The Medieval Axe was a fearsome weapon. It combined many different tactics into one weapon. The Main blade of course was something to be feared but there were other aspects that made it a formidable weapon. The Medieval axe often had a pick like weapon opposite the blade as in this example. Sometimes it had a second blade or even a hammer. It was a feared close combat weapon. Many of them also had some kind of tool at the bottom of the handle. This could be used to pierce and puncture.
The medieval axe also was well suited on the end of a polearm. This type of weapon could be six or eight feet in length typically, and sometimes even longer. They were often called poleaxes but as the blade and head changed they took on different names. I have a whole lot of stuff about poleaxes and polearms here: Medieval Polearms
The Medieval Axe also found a good use as a polearm weapon. Mounted on the end of a long handled pole it was called a Poleaxe and it was effectively used to keep distance from the enemy and to strike at mounted knights or to reach over the shields and armor of the enemy. Visit the Poleaxe page
There is something about a Medieval Ax - I play online video games. The type of fantasy and medieval games that a lot of people play. In these games you always get to select from a variety of weapons and I almost always opt for a big two-handed Ax. A big beautiful sword brings respect to the bearer but a big and ugly ax brings terror! There is just something medieval about an Ax.
This authentic medieval axe is built for battle with a solid wood studded handle, blade is a 7 inch tall half moon with a 4 inch spike on the other side and a razor sharp point at the head. You can't beat value of this high quality axe for the price.
One Handed Medieval Axes
Looking for a Foam Axe to have some fun with?
Want to Make your own Replica Axe?
Make a cardboard battle axe or polearm Fun project for halloween or to add to your weapon repertoire How to make a cardboard battle axe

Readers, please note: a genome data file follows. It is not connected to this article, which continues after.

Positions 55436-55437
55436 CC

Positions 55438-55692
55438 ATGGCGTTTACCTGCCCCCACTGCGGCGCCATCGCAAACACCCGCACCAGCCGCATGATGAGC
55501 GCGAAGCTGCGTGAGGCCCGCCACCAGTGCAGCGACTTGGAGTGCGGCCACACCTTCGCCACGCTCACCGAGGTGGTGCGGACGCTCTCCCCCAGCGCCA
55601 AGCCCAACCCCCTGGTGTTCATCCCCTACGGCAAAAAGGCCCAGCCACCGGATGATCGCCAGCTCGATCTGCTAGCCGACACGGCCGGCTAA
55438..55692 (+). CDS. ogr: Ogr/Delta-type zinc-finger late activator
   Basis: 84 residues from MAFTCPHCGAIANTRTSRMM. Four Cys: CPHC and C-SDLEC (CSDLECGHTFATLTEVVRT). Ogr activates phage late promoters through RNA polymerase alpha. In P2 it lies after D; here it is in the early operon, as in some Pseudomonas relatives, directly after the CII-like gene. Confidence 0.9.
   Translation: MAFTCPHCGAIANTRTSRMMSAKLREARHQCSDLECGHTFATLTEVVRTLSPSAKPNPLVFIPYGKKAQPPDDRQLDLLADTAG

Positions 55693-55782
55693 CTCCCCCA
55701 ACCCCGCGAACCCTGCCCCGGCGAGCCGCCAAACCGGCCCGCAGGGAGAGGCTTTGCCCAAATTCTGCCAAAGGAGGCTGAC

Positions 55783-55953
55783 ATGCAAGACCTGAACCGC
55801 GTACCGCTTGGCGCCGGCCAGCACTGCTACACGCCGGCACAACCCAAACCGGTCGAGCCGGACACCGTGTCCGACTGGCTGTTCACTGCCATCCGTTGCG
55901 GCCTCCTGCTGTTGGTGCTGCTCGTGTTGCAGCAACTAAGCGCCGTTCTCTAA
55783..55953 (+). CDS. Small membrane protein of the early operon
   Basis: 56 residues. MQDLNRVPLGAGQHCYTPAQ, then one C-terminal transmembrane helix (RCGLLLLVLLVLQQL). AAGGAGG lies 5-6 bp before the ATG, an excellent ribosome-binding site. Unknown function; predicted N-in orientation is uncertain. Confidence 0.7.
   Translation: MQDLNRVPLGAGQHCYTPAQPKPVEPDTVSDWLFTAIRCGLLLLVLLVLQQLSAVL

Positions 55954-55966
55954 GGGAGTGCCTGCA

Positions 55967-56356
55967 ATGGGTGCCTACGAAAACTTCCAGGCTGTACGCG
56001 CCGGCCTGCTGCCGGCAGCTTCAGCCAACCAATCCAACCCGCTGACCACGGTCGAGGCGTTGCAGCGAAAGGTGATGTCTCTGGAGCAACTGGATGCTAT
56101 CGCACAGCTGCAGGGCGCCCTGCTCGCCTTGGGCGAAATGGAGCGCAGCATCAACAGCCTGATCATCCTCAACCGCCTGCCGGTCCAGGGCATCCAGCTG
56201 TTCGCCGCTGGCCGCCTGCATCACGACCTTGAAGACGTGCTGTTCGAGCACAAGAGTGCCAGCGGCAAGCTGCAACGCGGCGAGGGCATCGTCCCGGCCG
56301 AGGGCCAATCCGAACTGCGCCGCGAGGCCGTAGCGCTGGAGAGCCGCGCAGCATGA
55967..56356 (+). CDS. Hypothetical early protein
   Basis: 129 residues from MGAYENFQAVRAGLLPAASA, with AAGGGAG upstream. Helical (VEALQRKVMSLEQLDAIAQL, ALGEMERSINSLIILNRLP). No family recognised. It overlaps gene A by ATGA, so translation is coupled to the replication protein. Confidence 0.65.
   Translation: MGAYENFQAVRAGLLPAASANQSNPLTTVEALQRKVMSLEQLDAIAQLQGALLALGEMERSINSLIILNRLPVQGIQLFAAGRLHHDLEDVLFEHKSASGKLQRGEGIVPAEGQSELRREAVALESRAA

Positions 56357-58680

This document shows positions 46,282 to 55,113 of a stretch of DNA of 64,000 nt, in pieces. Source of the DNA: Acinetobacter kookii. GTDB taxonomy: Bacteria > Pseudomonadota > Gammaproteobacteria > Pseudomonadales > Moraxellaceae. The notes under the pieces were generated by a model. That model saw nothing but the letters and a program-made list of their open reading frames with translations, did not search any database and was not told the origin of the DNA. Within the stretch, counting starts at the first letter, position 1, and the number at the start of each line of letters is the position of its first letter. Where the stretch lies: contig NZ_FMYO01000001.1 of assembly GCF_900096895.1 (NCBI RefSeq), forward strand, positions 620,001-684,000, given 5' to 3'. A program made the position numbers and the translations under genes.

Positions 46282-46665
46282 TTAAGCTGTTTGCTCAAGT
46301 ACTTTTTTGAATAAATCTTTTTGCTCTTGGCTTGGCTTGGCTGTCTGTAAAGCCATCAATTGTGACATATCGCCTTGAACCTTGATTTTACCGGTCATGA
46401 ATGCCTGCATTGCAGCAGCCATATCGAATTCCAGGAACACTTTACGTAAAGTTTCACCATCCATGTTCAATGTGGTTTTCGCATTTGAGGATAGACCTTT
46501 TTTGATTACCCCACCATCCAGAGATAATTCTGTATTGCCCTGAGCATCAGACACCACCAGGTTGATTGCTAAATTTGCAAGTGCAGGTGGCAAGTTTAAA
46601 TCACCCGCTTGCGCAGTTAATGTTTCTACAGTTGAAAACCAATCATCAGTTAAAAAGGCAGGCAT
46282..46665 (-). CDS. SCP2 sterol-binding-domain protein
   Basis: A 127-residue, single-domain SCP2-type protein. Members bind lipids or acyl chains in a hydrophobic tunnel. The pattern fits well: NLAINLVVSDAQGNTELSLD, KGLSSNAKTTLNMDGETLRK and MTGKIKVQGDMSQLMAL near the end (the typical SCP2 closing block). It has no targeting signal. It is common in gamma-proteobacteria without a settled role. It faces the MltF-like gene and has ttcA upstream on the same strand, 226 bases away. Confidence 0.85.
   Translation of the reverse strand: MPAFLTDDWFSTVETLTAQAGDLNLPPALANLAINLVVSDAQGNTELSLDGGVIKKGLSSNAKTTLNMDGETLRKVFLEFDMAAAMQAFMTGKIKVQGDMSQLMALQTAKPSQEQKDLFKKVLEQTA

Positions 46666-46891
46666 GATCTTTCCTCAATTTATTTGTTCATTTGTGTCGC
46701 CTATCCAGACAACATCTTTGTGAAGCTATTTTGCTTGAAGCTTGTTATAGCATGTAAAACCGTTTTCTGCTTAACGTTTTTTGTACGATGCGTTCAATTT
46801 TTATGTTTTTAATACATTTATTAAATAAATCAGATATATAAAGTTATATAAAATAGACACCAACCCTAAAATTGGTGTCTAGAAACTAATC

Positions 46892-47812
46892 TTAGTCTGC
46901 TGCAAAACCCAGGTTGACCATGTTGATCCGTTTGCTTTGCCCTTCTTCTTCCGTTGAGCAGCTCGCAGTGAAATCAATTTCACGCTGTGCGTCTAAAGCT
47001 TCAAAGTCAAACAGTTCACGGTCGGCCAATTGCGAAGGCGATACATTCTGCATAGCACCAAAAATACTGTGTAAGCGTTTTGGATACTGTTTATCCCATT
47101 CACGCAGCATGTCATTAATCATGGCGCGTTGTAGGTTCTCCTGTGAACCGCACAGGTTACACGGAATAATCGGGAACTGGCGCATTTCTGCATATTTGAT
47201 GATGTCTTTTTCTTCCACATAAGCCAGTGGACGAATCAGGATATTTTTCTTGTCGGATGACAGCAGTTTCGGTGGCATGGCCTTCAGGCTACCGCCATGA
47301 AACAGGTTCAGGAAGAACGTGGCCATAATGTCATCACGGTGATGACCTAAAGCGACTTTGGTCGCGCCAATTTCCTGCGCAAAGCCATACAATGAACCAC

Here is a video of a combat school that trains in medieval weapons and uses medieval garb and techniques. The video shows two students wielding one handed medieval axes and shields. From the video you can get a sense of the tremendous power that can be generated by swinging an axe. Much more force is generated than with a sword because all the weight of the axe is on the end.
The lessons of influential 15th-century fencing master Sigmund Ringeck are brought to life once again by David Lindholm and Peter SvÃ¤rd, the duo behind Sigmund Ringeck's Knightly Art of the Longsword. This lavishly illustrated companion to Longsword examines Ringeck's instruction on fighting with the sword and buckler, fighting in armor with longsword and spear, and wrestling. These disciplines and more are fully explained both by Ringeck's text (offered in the original old German as well as the authors' English translation) and detailed captions for the step-by-step illustrations. The timeless works of Ringeck, who is best known for his interpretations of the teachings of grand master Johannes Liechtenauer, offer a rare opportunity to experience a firsthand account of this important period in the development of the Western martial arts. This book will be treasured by aficionados of the medieval arts of combat for generations to come. Foreword by John Clements.